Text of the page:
Stravinsky created the ballet Le Baiser de la fée based on Hans Christian Andersen's fairy-tale plot using quotations, motifs and allusions from music by Tchaikovsky and he dedicated the score to the memory of his senior colleague: "Like a fairy, the muse adorned Tchaikovsky with her kiss, the imprint of which is to be observed on every opus by this great artist." Looking for just such a fairy (or muse) is hero of Maxim Petrov's production. In his reading of Stravinsky's opus the choreographer has discarded the peripheral details of the original fairy-tale libretto: no child is stolen and there is no fatal substitution of the bride at the wedding. His male protagonist saves himself from wintry probation dressed in a fashionable down jacket and carrying a mobile phone. And, unlike with Stravinsky there are four fairies, not just one, in this story. Moreover, the beauty of the duet with one of them is not at all an indicator that the protagonist's search is to be crowned with success, and he meets the one who possesses the secret of creation. Which of the fairies is to be the guide in a "land beyond time and space", revealing to the one who has been kissed — a country, with the universal image of which the composer chose to conclude his ballet?

The Fairy's Kiss (under the title Le Baiser de la fée) staged by Bronislava Nijinska: 27 November 1928, The Ida Rubinstein Ballet Company, Paris

Premiere at the Mariinsky Theatre: 11 July 2021

Running time 45 minutes

Age category 12+


Ballet with Song in One Act
Music by Igor Stravinsky

Choreography and Set Design by Ilya Zhivoi
Costumes Designer: Sofia Vartanian
Lighting Designer: Konstantin Binkin

Pulcinella is a witty and jokester character of commedia dell'arte. Sergei Diaghilev granted this eccentric comedian a permanent residence at the music theatre. It was according to his request that Igor Stravinsky carried out his first discovery of the past and composed a score about the tricks of the commedia dell'arte character based on the music of Pergolesi and other composers of the 18th century. Stravinsky arranged the old music with his harmonies, but he said with modesty that “the remarkable thing about Pulcinella is not how much but how little has been added or changed.” For the choreographer Ilya Zhivoy, who presented his Pulcinella as a part of The creative workshop of the young choreographers, it was the music that determined the staging of this ballet. “Music in Pulcinella struck me as drastically different from Stravinsky’s other works (and I have heard almost all of his music written for theatre). – Ilya Zhivoi said. – I dreamt of staging a narrative ballet — and I did not have any prior experience of working with a piece of literature, with characters and personalities, — but I read the libretto of Pulcinella only after I had been inspired tov stage a production by the music.” The choreographer characterized his idea: “I really wanted to stage an airy, cheerful, and colourful ballet, which you can come to see with your family to have a good laugh.”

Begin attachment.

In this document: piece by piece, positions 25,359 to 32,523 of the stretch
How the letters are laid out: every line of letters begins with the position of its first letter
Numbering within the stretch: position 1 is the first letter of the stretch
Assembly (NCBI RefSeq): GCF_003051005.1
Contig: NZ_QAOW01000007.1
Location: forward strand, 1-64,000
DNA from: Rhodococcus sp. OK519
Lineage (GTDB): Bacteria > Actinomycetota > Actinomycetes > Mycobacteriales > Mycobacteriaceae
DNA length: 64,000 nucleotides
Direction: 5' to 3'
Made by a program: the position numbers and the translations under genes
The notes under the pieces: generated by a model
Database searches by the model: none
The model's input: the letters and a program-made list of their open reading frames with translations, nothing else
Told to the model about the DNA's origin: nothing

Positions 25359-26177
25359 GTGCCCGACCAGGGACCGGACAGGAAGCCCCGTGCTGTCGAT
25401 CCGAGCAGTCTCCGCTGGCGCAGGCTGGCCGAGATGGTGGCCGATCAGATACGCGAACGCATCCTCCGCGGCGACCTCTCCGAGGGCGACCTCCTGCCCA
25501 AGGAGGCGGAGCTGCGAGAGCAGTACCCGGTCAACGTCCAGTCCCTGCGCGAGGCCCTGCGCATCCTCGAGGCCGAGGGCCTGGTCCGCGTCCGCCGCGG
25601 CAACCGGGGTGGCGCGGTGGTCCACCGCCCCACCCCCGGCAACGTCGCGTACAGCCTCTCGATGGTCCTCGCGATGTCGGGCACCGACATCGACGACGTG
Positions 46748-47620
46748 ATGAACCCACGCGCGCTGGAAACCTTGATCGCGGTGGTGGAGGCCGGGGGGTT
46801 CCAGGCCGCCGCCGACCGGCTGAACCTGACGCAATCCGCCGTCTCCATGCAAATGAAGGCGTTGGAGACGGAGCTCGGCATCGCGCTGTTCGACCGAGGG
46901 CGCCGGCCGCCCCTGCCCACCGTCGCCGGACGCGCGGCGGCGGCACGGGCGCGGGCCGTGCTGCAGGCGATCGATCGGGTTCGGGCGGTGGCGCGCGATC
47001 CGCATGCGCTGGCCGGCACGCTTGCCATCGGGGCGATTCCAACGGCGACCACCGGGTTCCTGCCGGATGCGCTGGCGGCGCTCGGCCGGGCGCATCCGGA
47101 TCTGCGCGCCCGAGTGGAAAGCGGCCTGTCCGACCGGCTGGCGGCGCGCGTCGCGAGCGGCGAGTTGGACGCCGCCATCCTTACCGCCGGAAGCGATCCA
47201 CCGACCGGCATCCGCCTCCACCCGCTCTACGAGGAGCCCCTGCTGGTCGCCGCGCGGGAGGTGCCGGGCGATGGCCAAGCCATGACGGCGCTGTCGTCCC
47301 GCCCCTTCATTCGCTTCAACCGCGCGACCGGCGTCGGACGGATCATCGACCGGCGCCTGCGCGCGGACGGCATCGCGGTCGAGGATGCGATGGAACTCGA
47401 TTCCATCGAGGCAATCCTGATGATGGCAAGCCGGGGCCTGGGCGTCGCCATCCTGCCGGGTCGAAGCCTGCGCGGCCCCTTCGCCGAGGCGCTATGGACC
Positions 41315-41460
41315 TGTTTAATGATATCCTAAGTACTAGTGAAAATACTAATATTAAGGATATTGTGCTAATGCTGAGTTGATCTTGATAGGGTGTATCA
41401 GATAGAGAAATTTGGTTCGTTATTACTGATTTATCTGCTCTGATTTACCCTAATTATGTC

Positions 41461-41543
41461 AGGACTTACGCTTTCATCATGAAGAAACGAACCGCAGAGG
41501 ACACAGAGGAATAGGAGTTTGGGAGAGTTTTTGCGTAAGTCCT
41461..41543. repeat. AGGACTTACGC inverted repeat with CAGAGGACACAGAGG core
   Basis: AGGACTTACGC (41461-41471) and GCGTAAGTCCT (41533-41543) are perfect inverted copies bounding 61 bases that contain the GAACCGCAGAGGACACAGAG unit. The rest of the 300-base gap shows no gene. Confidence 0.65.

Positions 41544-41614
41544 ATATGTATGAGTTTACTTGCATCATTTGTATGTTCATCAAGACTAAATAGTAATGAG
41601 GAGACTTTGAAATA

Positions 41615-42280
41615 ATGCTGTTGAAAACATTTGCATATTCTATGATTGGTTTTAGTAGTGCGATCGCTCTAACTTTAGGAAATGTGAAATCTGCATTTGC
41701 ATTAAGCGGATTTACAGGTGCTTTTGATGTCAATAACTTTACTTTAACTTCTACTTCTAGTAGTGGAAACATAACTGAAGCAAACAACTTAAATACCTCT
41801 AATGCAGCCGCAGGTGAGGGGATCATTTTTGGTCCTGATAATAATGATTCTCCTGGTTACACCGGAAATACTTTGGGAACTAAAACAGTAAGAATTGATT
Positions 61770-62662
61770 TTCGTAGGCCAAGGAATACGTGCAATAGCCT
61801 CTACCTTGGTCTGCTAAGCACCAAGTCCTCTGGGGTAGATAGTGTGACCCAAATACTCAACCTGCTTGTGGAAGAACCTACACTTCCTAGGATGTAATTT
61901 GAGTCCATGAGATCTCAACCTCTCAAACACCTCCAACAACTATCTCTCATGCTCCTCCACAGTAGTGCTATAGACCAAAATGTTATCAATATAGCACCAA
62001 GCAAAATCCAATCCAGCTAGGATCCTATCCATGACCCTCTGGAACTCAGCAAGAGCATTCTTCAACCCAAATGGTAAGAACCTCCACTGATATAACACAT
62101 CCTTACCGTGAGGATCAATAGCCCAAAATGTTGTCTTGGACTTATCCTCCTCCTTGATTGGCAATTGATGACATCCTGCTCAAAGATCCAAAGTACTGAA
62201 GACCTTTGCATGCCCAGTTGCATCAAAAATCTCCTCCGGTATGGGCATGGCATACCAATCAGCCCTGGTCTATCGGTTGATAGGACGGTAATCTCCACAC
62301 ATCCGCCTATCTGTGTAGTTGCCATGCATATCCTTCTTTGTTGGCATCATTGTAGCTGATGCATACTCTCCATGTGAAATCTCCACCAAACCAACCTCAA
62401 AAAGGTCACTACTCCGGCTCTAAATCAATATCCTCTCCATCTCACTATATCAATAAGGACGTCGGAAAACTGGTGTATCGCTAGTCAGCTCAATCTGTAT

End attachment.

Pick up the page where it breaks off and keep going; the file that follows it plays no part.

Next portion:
Performances of the work are given by permission of Boosey & Hawkes Music Publishers Limited

Premiere of Igor Stravinsky's ballet choreographed by Léonide Massine – 15 May 1920, Ballets Russes de Serge Diaghilev, Grand Opéra, Paris
Premiere of the ballet choreographed by Ilya Zhivoi – 11 July 2018, Mariinsky-II

Running time 40 minutes

Age category 6+